From Tehelka Archives January 31, 2001: Upper castes hog all the food and relief supplies

Khawda village is split strongly along caste lines and while the upper caste Hindus are well-provided for, the Dalits, Muslims and tribals in the region are starving and shivering out in the cold just a few metres away, says Varghese K George

Though the earthquake did not discriminate between Dalits and upper castes, Muslims or Hindus, the people of Khawda village, 70 kms from Bhuj, are sticking with their caste and religious prejudices. While there is a well-equipped relief camp for the upper caste Lonas in the village, the majority Muslims starve and sleep in the little open space there is between the debris of their small houses and the Koli tribals beg on the roads, hardly 300 metres from the Lona relief camp.

“We care for our people, you fend for yourself. We can’t be bothered,” say the Lonas chasing away those seeking food at their camp, says Shambhu Ranjan, who went this morning to the Lona camp, where the relief trucks carrying food arrived.

The nearly 400 Kolis camping beside the road have only 25 kg of grains left and have not eaten anything today. “With this rice, we will have supper,” says Shambhu. Tomorrow? “God knows,” he says, resigned to his fate.

At the Lona camp, things are different. One sees huge stocks of food material — roti, dal, rice and buttermilk for lunch — the best food this correspondent has seen in the past one week. “We don’t steal anyone’s food. We don’t get anything from the government. We receive material only from the Akhaya Purushottam Swami Narayan Trust,” says an organiser, shrugging off uncomfortable questions about the starving Kolis nearby. What he said is partly correct. No government relief has reached the village at all.

However, more than 15 trucks went to Khawda and 30 neighbouring villages today, all from different voluntary organisations. “Khatau Dhanji and Yadavji Meghji, local Bharatiya Janata Party (BJP) leaders, ensure that the trucks are unloaded and materials are distributed only in the Lona camp,” says Haji Allah Rakha, a resident of the Muslim mohalla, which has 100 households. The 100 households received 100 kgs of rice and 15 kgs of dal after the quake. “We keep all that we have and get in the masjid, and people take according to their needs,” says Khan. The masjid is ready to fall any moment and the pious are offering namaz in the open grounds. If ever they needed divine intervention, it is today.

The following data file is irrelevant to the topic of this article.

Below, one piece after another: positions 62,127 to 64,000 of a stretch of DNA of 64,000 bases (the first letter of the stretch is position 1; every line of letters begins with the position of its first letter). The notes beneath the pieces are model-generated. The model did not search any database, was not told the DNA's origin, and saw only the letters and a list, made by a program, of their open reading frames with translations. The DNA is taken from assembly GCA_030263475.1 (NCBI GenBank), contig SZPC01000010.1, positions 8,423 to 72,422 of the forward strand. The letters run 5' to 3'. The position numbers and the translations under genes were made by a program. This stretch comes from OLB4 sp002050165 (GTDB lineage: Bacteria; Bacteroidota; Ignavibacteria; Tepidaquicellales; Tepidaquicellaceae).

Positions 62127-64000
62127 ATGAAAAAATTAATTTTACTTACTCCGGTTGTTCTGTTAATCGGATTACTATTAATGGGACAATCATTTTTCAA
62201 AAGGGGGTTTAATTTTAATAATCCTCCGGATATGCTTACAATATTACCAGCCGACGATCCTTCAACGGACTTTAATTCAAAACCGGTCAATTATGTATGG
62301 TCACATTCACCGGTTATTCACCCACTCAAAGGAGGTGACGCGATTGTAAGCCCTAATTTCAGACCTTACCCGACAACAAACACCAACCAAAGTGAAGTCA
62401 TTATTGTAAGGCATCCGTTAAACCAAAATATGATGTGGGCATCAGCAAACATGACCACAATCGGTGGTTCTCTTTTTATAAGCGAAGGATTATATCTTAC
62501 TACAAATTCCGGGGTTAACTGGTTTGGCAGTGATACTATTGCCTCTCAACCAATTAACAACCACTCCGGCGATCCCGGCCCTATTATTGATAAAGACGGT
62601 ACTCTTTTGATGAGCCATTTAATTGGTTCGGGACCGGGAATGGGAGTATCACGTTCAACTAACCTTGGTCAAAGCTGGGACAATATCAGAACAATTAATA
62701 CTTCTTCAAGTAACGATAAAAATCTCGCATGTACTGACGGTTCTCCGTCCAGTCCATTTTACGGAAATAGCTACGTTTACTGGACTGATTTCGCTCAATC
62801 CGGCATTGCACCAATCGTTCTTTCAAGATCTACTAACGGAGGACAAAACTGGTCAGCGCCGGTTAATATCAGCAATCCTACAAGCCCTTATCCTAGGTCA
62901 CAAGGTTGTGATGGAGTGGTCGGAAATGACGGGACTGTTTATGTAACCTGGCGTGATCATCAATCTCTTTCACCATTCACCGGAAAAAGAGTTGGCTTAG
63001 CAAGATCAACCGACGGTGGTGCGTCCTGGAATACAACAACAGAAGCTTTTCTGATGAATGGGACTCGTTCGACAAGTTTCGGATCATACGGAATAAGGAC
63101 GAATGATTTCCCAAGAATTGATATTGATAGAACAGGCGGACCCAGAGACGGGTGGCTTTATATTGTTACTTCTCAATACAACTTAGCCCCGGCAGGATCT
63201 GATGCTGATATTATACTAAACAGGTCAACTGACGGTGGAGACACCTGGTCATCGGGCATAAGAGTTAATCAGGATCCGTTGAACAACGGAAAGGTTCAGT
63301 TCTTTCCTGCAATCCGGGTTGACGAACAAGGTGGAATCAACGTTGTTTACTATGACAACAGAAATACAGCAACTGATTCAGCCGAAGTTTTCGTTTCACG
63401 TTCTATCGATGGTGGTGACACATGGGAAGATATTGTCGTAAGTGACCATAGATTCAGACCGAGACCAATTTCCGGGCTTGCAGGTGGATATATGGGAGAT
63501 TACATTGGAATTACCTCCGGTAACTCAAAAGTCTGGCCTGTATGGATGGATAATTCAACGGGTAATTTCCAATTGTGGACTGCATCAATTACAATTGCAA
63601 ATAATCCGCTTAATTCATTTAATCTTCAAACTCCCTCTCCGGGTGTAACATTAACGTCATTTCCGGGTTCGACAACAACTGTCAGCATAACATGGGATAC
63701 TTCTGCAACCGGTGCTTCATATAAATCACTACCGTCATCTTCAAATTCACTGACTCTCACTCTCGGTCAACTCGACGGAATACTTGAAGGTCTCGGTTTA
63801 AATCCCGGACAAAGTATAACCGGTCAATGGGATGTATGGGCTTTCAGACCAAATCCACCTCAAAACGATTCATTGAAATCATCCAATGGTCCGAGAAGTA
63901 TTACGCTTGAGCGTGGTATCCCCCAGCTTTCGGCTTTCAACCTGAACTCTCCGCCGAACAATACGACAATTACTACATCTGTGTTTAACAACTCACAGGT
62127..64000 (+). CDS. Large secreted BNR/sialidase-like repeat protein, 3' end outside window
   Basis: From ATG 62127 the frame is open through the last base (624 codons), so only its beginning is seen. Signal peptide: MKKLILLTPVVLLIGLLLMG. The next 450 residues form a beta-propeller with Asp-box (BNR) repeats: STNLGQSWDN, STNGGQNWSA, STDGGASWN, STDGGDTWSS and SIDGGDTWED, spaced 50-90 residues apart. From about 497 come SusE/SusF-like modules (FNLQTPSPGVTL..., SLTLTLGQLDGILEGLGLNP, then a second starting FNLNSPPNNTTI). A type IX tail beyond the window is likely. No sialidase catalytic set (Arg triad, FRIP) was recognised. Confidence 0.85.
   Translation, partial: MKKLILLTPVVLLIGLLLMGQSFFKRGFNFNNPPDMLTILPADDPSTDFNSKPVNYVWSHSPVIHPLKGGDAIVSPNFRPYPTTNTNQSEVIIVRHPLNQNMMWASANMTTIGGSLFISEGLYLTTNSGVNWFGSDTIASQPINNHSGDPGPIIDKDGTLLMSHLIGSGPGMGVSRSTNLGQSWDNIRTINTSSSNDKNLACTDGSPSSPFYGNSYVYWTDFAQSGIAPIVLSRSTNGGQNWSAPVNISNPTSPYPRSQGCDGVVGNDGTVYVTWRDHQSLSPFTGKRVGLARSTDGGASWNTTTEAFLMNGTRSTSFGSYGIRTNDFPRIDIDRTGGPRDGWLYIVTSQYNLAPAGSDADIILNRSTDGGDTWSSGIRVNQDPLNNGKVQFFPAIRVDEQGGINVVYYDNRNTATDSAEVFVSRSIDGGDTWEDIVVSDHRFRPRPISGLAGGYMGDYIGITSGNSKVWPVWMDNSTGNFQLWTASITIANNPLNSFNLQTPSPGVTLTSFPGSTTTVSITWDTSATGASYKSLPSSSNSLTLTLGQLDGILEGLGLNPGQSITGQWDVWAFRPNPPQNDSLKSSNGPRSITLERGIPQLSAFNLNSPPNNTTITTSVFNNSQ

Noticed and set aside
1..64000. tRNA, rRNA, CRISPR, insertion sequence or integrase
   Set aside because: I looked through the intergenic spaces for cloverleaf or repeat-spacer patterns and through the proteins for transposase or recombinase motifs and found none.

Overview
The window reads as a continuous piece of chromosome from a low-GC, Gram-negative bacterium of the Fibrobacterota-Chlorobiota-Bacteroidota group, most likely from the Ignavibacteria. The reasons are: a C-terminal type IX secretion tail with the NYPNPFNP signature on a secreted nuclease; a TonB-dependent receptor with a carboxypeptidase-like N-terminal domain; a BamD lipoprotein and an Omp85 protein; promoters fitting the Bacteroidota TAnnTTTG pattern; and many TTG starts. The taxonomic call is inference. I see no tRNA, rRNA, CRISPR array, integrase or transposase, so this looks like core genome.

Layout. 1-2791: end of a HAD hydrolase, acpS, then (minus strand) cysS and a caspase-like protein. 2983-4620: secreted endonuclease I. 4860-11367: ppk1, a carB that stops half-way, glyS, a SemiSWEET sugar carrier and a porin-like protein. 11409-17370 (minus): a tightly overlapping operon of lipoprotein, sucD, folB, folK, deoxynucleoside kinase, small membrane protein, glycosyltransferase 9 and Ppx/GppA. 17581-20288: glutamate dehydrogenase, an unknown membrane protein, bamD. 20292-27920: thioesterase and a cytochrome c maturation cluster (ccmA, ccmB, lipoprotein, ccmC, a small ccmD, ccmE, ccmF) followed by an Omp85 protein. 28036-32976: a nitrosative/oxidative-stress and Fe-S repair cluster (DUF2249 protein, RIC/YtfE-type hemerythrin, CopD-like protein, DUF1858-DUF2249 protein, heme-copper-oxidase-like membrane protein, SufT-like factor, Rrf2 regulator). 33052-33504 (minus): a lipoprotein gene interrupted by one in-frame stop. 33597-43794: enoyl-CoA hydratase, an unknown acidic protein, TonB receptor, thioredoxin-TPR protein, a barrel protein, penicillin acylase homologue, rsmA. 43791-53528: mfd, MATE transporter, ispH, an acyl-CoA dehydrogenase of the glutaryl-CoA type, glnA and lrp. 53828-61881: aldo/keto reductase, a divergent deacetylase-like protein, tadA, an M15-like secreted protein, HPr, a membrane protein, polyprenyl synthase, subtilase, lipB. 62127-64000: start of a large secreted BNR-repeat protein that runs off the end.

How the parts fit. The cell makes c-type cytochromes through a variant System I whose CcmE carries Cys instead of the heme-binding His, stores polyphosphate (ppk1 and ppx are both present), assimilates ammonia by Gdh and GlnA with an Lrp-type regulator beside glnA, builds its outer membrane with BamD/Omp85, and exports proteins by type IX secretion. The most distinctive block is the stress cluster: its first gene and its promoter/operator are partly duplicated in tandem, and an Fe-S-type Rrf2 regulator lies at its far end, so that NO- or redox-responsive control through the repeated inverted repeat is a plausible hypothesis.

Not that life was easy for them before the quake struck. The villagers have always lived in areas segregated according to their caste. The Muslims and Dalits complain that even a water supply scheme of the government was terminated at the point where the Lona households end. As one reaches the village of nearly 5,000, the houses before the police station belong to the Lonas. Beyond the police station, there are Muslims, and after that, the Dalits and tribals.

In this village, just 40 kms short of the Pakistan border, Muslims have always been suspect in the eyes of the police for their alleged support to infiltrators. There are instances of police catching huge consignments of RDX from Pakistani nationals trying to cross the border.

“On the surface, the Hindus maintain a harmonious relationship with us. But when it comes to action, we are always discriminated against,” a Muslim resident says. Within the Muslims also, there is strict caste hierarchy.

The Lonas have managed to put up decent tents in the grounds of the local school. The tarpaulin roofs that the Kolis carried from their previous houses were great help — they are using it to make crude tents beside the road. The Dalits and Muslims have no roof over their heads, no quilt to prevent the night’s cold and no relief has reached them. In this illogically casteist village, Jogesh Bagchi, the provision merchant, is an exception. A higher caste, he offers the little stock he had in his shop on credit to those who cannot afford to pay.